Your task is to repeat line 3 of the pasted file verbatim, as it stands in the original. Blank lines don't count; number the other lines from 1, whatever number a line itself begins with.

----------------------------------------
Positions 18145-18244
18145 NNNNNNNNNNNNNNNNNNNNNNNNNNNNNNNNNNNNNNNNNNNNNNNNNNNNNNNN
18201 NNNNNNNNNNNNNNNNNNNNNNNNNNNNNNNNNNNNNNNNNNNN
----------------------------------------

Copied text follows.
18201 NNNNNNNNNNNNNNNNNNNNNNNNNNNNNNNNNNNNNNNNNNNN